Health systems are flexing their emergency preparedness muscles like never before. The unpredictability and power of COVID-19 is slowly unveiling which hospitals are prepared to manage a major epidemic. Although every health system conducts emergency preparedness training year-round, each organization builds a unique culture and strategy that works best for their organization.
At Tecsys, we’ve been in constant communication with our healthcare customers to support their supply chain operations. We are proud how this community is tackling the challenges they are being faced with on a daily basis. The innovation, transformation and resiliency are truly remarkable and I wanted to share a few strategies we’re seeing our customers deploy.
1. Increasing Warehouse Capacity
In reaction to supporting their facilities and communities, several health systems are increasing their warehouse capacity to handle a greater volume of orders of supplies and to centralize the stockpiling of ventilators and their distribution across their network. Some health systems are also looking to stand up emergency warehouses to better respond to clinical staff needs and react quickly to urgent requests. Both strategies require supply chain professionals to tackle a large project in a very short amount of time.
My colleague, Mark Dubois, wrote about “4 Ways Optimizing Warehouse Picking Can Help Save Time & Money” that would be beneficial to read if you are examining your warehouse operations.
2. Automating Supply Replenishment and Opening New Storage Rooms
Several hospitals are opening temporary Intensive Care Units (ICU), which require new supply rooms to be set up to manage the medical supplies required for these critical units. Also, many health systems are accelerating the reorganization of existing supply rooms on nursing floor units to effectively manage supplies and improve service for clinical staff. Automation technology at the point of use is helping to significantly reduce supply chain staff movement in patient care areas, yet enabling materials managers to still determine what products have been consumed and need to be replenished. The ability to decrease unnecessary disruptions to clinical workflows is extremely important during this time when clinicians are overwhelmed with patient care.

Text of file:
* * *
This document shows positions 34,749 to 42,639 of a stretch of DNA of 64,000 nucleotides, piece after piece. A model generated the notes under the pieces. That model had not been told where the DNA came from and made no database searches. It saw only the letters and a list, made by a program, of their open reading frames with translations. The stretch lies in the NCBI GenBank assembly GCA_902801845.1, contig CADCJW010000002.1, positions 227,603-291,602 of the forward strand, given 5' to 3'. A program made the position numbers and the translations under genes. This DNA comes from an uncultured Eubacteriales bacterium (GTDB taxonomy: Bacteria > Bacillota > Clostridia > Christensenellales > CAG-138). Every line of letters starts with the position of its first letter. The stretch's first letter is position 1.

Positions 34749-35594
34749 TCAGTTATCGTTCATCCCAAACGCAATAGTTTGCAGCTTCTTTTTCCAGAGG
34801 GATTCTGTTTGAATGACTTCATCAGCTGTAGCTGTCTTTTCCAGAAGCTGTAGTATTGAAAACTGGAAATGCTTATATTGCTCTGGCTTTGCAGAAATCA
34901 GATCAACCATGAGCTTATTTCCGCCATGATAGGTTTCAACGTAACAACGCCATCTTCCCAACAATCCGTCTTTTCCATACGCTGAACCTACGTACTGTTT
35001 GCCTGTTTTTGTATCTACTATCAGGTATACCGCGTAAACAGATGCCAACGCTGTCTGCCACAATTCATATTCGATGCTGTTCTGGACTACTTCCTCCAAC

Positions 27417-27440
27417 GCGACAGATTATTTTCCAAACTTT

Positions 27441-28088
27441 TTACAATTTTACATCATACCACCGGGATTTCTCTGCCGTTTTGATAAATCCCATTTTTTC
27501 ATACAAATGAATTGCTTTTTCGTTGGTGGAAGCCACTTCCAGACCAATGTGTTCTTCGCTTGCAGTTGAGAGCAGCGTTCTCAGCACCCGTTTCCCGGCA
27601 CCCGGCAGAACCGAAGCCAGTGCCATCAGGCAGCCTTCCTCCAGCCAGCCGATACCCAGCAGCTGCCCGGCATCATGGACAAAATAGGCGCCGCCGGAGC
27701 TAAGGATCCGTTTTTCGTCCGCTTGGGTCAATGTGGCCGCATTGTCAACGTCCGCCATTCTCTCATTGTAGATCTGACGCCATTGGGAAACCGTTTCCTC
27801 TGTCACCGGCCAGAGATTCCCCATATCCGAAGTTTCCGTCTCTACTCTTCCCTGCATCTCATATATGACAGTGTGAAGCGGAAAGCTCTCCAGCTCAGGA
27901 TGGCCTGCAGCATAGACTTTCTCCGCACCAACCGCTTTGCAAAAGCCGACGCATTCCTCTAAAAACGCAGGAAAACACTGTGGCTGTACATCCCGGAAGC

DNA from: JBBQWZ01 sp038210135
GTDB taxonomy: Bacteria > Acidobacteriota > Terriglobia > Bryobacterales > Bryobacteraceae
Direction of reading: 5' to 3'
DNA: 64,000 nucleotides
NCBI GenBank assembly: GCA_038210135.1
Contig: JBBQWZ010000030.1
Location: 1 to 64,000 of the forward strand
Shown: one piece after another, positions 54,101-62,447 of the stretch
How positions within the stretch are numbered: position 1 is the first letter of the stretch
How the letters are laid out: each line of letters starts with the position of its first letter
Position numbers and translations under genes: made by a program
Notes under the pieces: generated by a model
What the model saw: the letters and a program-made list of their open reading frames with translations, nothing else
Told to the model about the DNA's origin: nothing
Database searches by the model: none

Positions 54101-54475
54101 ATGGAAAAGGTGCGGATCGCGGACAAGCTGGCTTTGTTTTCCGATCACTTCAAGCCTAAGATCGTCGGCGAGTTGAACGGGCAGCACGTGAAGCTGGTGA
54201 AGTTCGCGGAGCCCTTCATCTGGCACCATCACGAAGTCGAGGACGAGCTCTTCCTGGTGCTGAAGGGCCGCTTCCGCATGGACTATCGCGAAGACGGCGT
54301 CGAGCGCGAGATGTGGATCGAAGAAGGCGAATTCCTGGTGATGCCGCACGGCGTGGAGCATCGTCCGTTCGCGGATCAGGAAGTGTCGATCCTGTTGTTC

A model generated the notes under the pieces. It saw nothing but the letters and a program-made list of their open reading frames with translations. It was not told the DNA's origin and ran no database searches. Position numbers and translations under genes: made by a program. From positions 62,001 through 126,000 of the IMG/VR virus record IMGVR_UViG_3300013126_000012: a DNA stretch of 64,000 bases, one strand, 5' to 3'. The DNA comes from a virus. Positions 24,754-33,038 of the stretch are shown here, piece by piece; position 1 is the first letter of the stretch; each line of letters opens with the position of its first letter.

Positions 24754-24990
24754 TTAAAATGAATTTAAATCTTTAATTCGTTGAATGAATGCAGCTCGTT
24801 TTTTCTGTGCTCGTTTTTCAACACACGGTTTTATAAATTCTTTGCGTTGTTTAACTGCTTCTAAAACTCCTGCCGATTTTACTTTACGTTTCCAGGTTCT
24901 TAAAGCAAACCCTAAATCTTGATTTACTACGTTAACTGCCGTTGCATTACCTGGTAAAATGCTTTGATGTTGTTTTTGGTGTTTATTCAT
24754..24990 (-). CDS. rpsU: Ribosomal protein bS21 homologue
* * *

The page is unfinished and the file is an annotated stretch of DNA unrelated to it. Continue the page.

If you are being tasked to design/redesign a storeroom for your facility, my colleague, Carlo Malaguti, shared “Budget-friendly Tech Tools for Your Healthcare Storeroom” that might be helpful to you right now. Additionally, to see a great example of how to streamline activities and increase the accuracy of supply replenishment, watch this Concord Hospital case study.
3. Monitoring Supplies Demand
Currently, it is crucial to monitor inventory movement and consumption to better balance the overall flow of materials, minimize demand fluctuation and most importantly prevent shortages. Health systems are putting in place mechanisms and controls to monitor usage of personal protective equipment (PPE) such as gloves, masks and visors. As an example, some organizations utilize tracking dashboards to control the supply and usage of these products and categorize PPE by level of importance to improve situational awareness and decision making. The dashboard is used to monitor and forecast the available days of inventory to ensure new resources are replenished on time.
Every healthcare provider is certainly going to take a closer look at its demand planning process once things begin to return to normal. Before you begin, I recommend reading this short piece of advice from my colleague, Nancy Pakieser, who was recently recognized as a 2020 Pros to Know.
In conclusion, the entire Tecsys team thanks everyone working in healthcare around the world. You are our heroes.